Celebrating the Power of Women: Filmmaker Shola Lynch on Shirley Chisholm’s Unlikely Candidacy for President

As part of our celebration of Women’s History Month, MoFo hosted a special presentation with award-winning documentary filmmaker Shola Lynch. San Francisco Litigation Partner Christin Hill introduced Shola, who is best known for the feature documentary Free Angela and All Political Prisoners, a first-hand account of college professor turned FBI fugitive Angela Davis, and the Peabody Award winning documentary Chisholm ’72: Unbought & Unbossed, which follows Congresswoman Shirley Chisholm’s historic run for president in 1972.

Shola kicked off the presentation by speaking about the significance of Shirley Chisholm’s presidential run and the systemic changes, such as the Voting Rights Act of 1965, which allowed her to become the first Black woman elected to Congress in 1968 and later add her name to the 1972 presidential ballot. Shola’s 2004 film Chisholm ’72: Unbought & Unbossed takes a closer look at Shirley Chisholm’s life and career, from what drove her to politics to becoming the first woman and first African American of any gender to mount a credible campaign for a major party’s presidential nomination.

“While her run for president was considered a joke or publicity stunt, Shirley Chisholm had a point to make about America’s assumptions about who and what a leader looked like,” noted Shola. The mistake that most people made was underestimating her strategy to run her campaign focused on gaining delegates from primary states. According to Chisholm, “You can go to the convention, you can yell ‘Woman power, here I come,’ you can yell ‘Black power, here I come,’ ‘White power,’ any kind of thing; the only thing those hard-nosed politicians in Washington are going to understand at the convention is how many delegates you got.”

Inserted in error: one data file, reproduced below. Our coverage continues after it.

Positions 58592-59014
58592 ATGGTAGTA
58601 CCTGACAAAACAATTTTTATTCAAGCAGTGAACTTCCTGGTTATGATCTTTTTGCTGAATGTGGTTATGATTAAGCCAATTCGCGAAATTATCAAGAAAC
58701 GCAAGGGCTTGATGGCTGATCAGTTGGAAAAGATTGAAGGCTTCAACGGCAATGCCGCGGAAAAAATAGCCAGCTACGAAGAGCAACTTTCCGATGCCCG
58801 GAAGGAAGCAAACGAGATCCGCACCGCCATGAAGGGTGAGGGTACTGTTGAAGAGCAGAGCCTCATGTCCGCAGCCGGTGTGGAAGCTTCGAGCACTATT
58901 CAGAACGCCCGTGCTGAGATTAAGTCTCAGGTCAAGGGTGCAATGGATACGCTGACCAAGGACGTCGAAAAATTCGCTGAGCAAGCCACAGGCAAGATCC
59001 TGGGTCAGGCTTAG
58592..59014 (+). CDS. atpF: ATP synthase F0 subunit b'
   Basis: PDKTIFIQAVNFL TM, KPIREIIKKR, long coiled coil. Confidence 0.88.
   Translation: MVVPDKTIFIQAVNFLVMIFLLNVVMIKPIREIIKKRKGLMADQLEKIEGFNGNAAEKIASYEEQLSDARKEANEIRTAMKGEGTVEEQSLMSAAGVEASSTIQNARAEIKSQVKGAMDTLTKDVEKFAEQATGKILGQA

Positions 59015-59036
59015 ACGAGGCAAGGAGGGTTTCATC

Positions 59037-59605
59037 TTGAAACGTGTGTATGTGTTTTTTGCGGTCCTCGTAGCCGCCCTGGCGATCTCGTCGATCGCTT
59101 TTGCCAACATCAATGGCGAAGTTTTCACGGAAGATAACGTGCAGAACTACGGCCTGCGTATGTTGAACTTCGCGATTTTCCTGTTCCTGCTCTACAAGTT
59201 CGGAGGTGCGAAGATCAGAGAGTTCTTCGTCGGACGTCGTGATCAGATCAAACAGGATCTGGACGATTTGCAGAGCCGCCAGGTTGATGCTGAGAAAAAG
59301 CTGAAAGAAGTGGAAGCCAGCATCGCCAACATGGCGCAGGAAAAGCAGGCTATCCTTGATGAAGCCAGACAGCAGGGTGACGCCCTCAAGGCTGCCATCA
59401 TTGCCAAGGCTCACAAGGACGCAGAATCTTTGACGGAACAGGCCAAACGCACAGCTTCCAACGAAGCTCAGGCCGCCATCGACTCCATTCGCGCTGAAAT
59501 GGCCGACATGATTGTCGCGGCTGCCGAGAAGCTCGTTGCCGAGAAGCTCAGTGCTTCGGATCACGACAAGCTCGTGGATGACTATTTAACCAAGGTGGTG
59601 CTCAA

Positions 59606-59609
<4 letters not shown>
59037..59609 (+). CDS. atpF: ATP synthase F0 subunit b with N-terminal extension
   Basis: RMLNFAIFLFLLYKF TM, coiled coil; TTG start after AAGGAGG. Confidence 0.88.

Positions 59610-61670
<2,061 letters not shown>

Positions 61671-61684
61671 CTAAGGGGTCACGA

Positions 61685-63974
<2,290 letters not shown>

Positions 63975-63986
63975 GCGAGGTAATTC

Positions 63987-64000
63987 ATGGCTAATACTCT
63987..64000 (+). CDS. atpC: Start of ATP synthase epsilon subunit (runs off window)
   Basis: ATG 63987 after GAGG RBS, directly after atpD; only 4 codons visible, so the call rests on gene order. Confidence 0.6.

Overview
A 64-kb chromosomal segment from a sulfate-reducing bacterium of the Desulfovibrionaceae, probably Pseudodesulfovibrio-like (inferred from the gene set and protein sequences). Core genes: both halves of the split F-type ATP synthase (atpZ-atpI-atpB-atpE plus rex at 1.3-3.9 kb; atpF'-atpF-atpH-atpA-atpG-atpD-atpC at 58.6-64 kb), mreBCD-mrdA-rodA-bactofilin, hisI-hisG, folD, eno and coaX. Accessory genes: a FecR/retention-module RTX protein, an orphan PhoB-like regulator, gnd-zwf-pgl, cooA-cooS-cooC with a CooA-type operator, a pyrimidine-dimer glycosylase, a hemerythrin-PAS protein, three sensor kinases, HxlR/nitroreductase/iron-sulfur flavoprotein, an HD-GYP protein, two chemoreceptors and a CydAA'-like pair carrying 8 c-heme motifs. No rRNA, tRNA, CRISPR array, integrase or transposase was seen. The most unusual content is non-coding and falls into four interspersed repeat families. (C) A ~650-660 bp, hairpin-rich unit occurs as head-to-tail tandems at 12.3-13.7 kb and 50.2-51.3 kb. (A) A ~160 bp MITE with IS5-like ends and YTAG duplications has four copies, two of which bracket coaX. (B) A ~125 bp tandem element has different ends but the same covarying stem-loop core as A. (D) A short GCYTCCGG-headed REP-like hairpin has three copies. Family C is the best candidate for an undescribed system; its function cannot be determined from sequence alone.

Shola also spoke about her own calling to become a filmmaker and her responsibility to tell stories like Chisholm’s. She mentioned, “because she [Chisholm] was expected to lose, her campaign had been dismissed by history . . . The documentary gave her a platform to tell her version of events, her story, through her eyes, her lens.”

Shola Lynch is the Curator for Film, Moving Image, and Recorded Sound at the Schomburg Center for Research in Black Culture. In 2013, she joined the Sundance Institute’s prestigious Women’s Filmmaker Initiative, one of only five women to be selected annually for this honor. In 2016, the Academy of Motion Picture Arts and Sciences inducted her as a member of the documentary branch. She was also recently awarded a prestigious Creative Capital Award for her next project, a narrative film. Read more about Shola’s work at sholalynch.com.

View more from this presentation in the clips below: